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The JR Blog

The JR Blog tackles the topics effecting Rugby, with a special interest on the effects they may have on the Junior Rugby world.

Every team will have a problem kid or kids, sometime it’s a different kid each training session. So the best way to deal with this is to have a concrete system that you stick to each time.

Most trouble makers are acting up for the attention of the team and the coach, they usually want you to react and the team to laugh. It’s a game of who will get the attention of the group, you or him/her?

So your best form of reaction is to take the wind out of their sail, if it’s on topic (but a little stupid) agree with them and slightly correct what they said to stay on track. If it is well off track and down right stupid ignore it and keep speaking, but focus on the kids listening.

Here are some simple rules that you can follow to help you make the training session successful and less painful.

1. Set rules early - and stick to them!!!
Make some simple rules for the way the training will be run and what will happen when you are going to give further instructions or game rules.
e.g. “when I have to talk what should you guys/girls do? (be quiet) or add a signal “when I put my hand up I want everyone to be quiet and point at the people talking”

2. Remember they want your attention - give them attention when they follow your instructions and find someone to give attention to when they play up. When they play up resist the temptation to focus on their trouble making, rather look for someone doing something well and focus on them.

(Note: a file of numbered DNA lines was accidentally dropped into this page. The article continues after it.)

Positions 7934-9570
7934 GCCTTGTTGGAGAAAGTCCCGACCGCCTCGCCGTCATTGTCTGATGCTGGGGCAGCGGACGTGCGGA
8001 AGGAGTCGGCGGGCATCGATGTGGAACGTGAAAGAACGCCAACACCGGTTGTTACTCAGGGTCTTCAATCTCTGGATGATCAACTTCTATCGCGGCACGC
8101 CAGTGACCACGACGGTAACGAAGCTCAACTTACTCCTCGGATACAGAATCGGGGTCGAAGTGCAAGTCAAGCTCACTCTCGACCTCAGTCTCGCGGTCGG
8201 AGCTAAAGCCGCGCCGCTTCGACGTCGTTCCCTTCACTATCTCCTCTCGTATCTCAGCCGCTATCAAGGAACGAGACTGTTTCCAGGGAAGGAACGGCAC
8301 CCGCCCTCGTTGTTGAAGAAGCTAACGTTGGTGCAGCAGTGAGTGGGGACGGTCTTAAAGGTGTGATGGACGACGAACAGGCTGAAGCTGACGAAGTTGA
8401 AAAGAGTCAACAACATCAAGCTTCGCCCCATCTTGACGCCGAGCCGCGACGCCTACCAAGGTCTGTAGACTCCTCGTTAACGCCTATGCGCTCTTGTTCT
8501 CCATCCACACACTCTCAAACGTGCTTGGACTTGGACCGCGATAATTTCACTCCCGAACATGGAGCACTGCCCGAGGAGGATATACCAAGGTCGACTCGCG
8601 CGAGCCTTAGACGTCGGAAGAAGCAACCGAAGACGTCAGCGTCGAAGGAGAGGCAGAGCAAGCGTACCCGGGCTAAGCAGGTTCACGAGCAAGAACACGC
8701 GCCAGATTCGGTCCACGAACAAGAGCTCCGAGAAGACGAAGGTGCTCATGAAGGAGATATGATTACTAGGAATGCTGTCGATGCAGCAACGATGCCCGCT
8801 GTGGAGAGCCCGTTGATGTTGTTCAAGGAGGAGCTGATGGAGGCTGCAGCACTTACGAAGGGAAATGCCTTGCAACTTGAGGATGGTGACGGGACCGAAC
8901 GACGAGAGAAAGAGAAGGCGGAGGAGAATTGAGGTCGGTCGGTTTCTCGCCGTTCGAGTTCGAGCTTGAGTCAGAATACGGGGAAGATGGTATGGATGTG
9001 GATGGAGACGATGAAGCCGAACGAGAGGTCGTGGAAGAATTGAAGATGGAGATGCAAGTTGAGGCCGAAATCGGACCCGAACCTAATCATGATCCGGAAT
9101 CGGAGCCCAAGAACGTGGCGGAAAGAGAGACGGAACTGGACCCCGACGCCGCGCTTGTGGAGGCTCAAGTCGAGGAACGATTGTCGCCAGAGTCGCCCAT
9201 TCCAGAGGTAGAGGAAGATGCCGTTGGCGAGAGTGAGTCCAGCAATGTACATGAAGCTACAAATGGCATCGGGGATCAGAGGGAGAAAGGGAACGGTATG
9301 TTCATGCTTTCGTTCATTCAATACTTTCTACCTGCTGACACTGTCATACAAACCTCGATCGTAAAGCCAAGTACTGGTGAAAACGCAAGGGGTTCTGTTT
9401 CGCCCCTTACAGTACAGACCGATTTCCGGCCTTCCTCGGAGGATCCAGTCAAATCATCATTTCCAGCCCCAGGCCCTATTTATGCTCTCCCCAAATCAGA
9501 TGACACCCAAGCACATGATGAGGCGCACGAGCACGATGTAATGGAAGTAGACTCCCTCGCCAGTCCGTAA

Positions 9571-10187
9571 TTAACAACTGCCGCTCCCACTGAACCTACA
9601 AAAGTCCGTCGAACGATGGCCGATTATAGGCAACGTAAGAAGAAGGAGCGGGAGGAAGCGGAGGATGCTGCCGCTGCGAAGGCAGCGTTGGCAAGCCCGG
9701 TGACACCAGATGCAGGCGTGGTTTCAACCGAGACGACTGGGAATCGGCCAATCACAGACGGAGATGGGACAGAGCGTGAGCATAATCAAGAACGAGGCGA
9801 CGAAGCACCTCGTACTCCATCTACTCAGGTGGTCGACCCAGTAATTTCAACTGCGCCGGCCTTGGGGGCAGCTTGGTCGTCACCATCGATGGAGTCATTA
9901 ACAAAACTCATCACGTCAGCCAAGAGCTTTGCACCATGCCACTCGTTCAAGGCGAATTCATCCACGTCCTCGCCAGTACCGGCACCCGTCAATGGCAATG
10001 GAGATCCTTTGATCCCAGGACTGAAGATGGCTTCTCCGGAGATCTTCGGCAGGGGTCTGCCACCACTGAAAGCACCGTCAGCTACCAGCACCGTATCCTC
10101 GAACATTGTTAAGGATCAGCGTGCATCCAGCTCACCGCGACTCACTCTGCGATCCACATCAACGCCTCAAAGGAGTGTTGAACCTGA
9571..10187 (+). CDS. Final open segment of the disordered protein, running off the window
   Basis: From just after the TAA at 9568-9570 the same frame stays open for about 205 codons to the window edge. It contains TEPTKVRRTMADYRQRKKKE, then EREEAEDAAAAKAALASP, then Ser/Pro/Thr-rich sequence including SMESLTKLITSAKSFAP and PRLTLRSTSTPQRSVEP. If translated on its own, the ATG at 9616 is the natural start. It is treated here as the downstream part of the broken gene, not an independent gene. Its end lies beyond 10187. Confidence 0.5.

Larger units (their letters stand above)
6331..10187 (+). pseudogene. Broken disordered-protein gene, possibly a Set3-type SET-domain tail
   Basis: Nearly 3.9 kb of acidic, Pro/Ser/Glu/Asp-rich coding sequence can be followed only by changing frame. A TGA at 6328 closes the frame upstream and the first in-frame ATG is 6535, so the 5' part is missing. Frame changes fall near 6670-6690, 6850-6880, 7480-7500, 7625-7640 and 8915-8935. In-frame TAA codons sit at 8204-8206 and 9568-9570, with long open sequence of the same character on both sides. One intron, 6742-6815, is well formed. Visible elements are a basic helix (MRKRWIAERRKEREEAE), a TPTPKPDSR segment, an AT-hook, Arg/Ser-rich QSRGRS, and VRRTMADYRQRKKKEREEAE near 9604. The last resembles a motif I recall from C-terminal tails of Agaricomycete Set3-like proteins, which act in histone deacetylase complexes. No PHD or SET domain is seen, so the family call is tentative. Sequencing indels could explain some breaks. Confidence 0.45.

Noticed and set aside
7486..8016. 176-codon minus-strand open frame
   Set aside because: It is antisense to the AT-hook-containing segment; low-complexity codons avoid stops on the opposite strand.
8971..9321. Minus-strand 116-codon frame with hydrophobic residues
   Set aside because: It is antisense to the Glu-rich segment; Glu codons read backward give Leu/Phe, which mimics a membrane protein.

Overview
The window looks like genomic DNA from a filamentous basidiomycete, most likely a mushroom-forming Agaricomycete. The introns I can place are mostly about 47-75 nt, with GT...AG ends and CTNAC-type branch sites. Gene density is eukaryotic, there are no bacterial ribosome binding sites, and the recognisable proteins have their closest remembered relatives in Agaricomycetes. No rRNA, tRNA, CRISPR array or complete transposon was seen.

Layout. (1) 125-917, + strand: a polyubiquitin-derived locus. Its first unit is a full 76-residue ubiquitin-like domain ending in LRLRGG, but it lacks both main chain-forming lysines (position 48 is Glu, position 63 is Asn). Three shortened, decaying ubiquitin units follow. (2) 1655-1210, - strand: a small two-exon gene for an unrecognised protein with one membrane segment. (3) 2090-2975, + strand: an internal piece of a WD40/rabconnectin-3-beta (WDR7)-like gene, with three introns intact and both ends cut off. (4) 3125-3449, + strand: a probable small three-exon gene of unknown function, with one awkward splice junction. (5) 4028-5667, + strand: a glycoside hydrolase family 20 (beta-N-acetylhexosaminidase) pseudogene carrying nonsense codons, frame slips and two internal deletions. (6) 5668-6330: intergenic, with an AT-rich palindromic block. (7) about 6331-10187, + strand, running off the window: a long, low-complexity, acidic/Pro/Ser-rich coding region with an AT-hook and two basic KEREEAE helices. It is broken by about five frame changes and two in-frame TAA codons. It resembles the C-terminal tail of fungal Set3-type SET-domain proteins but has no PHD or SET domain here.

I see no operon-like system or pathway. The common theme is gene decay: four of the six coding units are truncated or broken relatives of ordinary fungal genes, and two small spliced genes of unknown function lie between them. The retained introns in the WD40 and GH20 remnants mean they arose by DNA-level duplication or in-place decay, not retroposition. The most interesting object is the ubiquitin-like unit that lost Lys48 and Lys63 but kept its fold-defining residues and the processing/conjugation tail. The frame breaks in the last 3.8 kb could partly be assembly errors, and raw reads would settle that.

3. Yellow cards do work, but only if it is not something the whole team wants to do and is used as a last resort. Use a parent to take the kid away and give the trouble maker something constructive to do for example, pick up cones from an old game or restock the storage room, etc. only for a short while before the kid comes back to the team. Resist sending them on a lap around the field they will only interrupt when they come back and will probably interrupt other teams on their lap.

4. Reinforce when they do something well. Even though you might struggle with the idea of giving the kid any form of compliment because of the constant barrage of interruptions, you will get good pay out of really looking for them in the games and constantly giving the compliments when they do the right thing. Soon that’s what they become accustomed to and all they want.

5. Make sure you have all the games set up so there is little time for the kids to stand around, this is when they will start to loose attention and then it will take you twice as long to get them back. More to the point the troublesome kid will have the undivided attention of the group while you run around and set things up.

6. Speak to the parents. Finally if it is becoming a real problem speak to the parents and explain that they will need to be at the training to look after their kid if things persist. usually the idea of standing around and having to grab their kid out overtime he/she plays up will make them force their hand to bring the kid into line.

So good luck with the attention game, if you stick to a system it will become easier over time.

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Jason Grier | Tuesday, August 30, 2016 | Comments ((Disabled)) | Trackbacks (0) | Permalink


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